In a word, yes, thinning is good. It will happen naturally as fruits fall victim to insects, wind, or animals, but you can do it early to raise the quality on average.
In apples (the other pom fruit) you get a "king blossom" in the center of a cluster which is first to open and likely first to be pollinated. You can tell because it drops its stamens first (which your photo seems to show.) To be really sure of pollination, wait til the fruit ovary (behind the blossom) swells to marble size. You can thin the others in the cluster by pinching the stems or twisting the ovaries off.
I have never seen a pomegranate tree (zone 4/5 is home) but I read they have similar clusters of 1-7 blossoms. You will need to find out how many fruit is a fair number for your size tree, or what spacing is appropriate, and thin to that amount. In a young tree, removing all the fruit may be rational if you prefer more rapid growth.
On an apple tree it is acceptable to thin to one fruit per cluster. I didn't take this seriously enough when my total fruit set was poor this year, and I kept two hopeful fruits per cluster. In the end I got more small and medium fruits. Smaller fruits (especially with insect damage) are harder to use unless you have a grinder and juice press.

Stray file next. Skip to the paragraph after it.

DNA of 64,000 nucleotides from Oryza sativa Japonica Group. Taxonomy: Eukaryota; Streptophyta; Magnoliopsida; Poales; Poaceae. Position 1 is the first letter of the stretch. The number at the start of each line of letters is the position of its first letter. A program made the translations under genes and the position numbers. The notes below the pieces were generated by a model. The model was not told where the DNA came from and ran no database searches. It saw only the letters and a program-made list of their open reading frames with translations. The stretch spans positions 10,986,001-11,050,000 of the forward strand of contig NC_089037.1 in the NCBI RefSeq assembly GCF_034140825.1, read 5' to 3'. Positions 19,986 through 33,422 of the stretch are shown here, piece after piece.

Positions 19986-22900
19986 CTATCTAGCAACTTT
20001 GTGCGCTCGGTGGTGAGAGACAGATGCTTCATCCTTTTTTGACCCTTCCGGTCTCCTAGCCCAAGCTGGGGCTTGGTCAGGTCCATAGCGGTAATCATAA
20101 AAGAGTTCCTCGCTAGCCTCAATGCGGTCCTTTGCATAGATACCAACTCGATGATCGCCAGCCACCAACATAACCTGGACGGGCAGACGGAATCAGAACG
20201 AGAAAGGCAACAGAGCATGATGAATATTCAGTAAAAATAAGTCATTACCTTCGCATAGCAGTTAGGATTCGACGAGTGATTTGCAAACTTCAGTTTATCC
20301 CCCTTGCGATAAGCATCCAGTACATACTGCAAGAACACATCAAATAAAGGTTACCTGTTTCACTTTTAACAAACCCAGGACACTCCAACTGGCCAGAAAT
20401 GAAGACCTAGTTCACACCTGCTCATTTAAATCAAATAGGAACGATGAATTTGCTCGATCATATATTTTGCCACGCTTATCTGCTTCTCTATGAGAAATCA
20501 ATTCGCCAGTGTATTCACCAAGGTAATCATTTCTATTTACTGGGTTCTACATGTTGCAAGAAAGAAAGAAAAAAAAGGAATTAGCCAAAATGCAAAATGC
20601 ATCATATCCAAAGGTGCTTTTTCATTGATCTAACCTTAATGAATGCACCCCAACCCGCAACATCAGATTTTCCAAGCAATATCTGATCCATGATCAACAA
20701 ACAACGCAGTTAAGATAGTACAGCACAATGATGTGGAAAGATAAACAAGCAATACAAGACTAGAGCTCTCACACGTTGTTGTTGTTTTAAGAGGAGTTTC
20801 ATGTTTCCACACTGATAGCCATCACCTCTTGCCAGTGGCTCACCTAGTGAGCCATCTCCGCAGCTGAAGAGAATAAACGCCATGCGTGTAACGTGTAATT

I've read one study that found slightly higher total mass from thinned crops. Logically, the outcome is limited by leaf area so I think they must have meant higher economic yield, or else were not counting windfalls. For sure, thinning increases the percentage of quality, saleable fruit.
Commercially, thinning is done with carbaryl spray which is a vasoconstrictor, but you probably don't want to do that (though you can easily buy Sevin) and it has different potency against each variety. Chemical thinning is done when the king ovary passes marble size because its stem is thick enough to withstand constriction. But Honeycrisp for example can lose 100% of its stems and must be thinned manually.
Number of fruit this year also influences how many fruit buds are set for the following season. So if you have a pom fruit that bears heavily, you can get into a cycle of on year, off year. It's better for the tree's growth to have steady production.
If you'd like technical explanations of these things, one bulletin online is "CHEMICAL FRUIT THINNING OF APPLES" from the Geneva station. Much of it is applicable to manual thinning too.
Finally, my experience is with apples, not pomegranates or peaches, so I'll be eager to learn how each varies.